The Electrical Economy’s Leading Indicators - Feb 28, 2014

Feb. 28, 2014
Housing steps back, but still looks solid, while architectural billings move into growth territory.

Despite January decline housing still looks solid for 2014.  Led by resurgence in single-family production, housing will continue its climb in 2014. But several challenges could hinder the pace of the ongoing recovery, according to the National Association of Home Builders (NAHB). “My single-family forecast for 2014 is pretty aggressive — 822,000 starts which is likely 200,000 more than 2013,” said NAHB Chief Economist David Crowe. “There are five key points to the turnaround. Consumers are back, pent-up demand is emerging, growing need for new construction, distressed sales are diminishing and builders see it.”

NAHB also said consumer confidence has returned to pre-recession levels and household balance sheets are on the mend. “Year-over-year household formations are on the rise and are now averaging 620,000 compared to just 500,000 during the housing downturn. At the height of the housing boom, the U.S. was producing 1.4 million additional households each year,” the NAHB release said.

Architecture Billings Index back on growth track in January. After consecutive months of contracting demand for design services, there was a modest uptick in the Architecture Billings Index (ABI) published by the American Institute of Architects (AIA), Washington, D.C. As a leading economic indicator of construction activity, the ABI reflects the approximate nine- to twelve-month lead time between architecture billings and construction spending. The AIA reported the January ABI score was 50.4, up from a mark of 48.5 in December. This score reflects an increase in design services (any score above 50 indicates an increase in billings). The new projects inquiry index was 58.5, down a bit from the reading of 59.2 the previous month.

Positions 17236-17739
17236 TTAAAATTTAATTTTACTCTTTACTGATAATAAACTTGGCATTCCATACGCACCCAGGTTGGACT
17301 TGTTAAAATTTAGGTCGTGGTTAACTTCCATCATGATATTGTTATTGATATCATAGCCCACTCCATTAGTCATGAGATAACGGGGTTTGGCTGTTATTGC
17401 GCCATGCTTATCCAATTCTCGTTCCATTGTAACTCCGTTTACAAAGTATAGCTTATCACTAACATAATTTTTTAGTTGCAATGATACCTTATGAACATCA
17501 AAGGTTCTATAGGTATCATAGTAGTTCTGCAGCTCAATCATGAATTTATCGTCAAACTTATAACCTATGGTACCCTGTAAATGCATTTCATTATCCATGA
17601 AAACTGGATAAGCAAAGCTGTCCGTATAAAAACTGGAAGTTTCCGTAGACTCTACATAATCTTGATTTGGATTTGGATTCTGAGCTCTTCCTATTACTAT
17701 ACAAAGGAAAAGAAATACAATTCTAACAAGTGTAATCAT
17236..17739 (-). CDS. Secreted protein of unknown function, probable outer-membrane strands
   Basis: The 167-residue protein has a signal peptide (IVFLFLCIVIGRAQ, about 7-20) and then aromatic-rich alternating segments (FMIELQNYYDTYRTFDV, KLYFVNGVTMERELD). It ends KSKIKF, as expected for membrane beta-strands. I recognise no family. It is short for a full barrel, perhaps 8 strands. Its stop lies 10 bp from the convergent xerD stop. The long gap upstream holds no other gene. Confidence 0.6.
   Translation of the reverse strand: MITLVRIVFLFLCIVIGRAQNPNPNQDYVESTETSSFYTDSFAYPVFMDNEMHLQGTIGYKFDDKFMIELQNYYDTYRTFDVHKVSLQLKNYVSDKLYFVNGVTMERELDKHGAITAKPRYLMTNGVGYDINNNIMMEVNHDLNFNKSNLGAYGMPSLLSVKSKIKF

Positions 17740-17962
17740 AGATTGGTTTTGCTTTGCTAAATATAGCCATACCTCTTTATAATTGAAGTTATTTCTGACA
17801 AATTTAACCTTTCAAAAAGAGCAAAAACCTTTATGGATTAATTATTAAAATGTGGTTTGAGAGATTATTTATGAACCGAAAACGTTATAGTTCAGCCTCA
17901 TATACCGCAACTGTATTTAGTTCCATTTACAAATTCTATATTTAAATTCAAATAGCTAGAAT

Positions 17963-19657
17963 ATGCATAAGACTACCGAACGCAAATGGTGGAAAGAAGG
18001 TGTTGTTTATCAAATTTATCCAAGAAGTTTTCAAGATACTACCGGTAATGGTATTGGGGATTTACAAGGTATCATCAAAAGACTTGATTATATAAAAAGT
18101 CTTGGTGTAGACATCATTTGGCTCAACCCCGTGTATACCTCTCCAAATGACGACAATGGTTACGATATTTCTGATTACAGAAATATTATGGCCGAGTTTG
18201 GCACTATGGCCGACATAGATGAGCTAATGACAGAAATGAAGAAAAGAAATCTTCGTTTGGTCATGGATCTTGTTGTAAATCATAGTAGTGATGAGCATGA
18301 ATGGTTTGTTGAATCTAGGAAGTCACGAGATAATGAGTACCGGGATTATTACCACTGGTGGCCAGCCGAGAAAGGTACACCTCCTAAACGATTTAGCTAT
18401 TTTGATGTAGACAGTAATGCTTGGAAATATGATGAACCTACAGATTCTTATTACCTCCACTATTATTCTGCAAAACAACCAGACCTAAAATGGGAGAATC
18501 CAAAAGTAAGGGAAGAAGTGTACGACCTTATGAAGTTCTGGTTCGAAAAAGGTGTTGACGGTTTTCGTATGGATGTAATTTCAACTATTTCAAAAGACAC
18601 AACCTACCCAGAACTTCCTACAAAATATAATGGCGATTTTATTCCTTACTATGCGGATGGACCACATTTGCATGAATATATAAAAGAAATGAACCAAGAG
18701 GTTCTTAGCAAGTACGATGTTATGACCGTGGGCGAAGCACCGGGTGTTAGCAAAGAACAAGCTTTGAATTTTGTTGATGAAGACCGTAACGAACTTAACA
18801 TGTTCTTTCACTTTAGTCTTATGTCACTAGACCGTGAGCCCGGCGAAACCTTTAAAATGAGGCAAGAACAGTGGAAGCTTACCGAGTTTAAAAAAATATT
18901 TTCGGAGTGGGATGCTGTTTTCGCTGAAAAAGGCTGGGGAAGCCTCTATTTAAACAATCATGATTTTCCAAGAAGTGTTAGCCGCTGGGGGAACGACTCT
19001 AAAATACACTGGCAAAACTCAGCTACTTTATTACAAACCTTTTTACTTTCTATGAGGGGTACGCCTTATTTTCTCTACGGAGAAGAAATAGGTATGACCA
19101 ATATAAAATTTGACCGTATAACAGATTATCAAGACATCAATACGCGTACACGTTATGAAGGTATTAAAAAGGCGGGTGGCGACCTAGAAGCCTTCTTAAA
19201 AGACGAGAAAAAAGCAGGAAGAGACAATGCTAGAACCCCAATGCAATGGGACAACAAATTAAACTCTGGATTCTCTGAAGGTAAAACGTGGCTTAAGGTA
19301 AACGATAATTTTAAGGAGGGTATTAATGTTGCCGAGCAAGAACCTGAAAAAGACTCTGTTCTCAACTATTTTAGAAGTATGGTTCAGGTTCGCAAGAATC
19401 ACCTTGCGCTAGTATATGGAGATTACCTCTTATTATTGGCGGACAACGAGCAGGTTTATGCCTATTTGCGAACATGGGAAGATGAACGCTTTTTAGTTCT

“There is enough optimism in the marketplace that business conditions could return to steady growth as the year progresses,” said AIA Chief Economist Kermit Baker. “The suspension of the debt ceiling should ease some anxiety around projects for the federal government, at least for the time being. However, private sector spending should lead the construction upturn this year, which will depend more on employment growth and continued improvement in the overall economy.”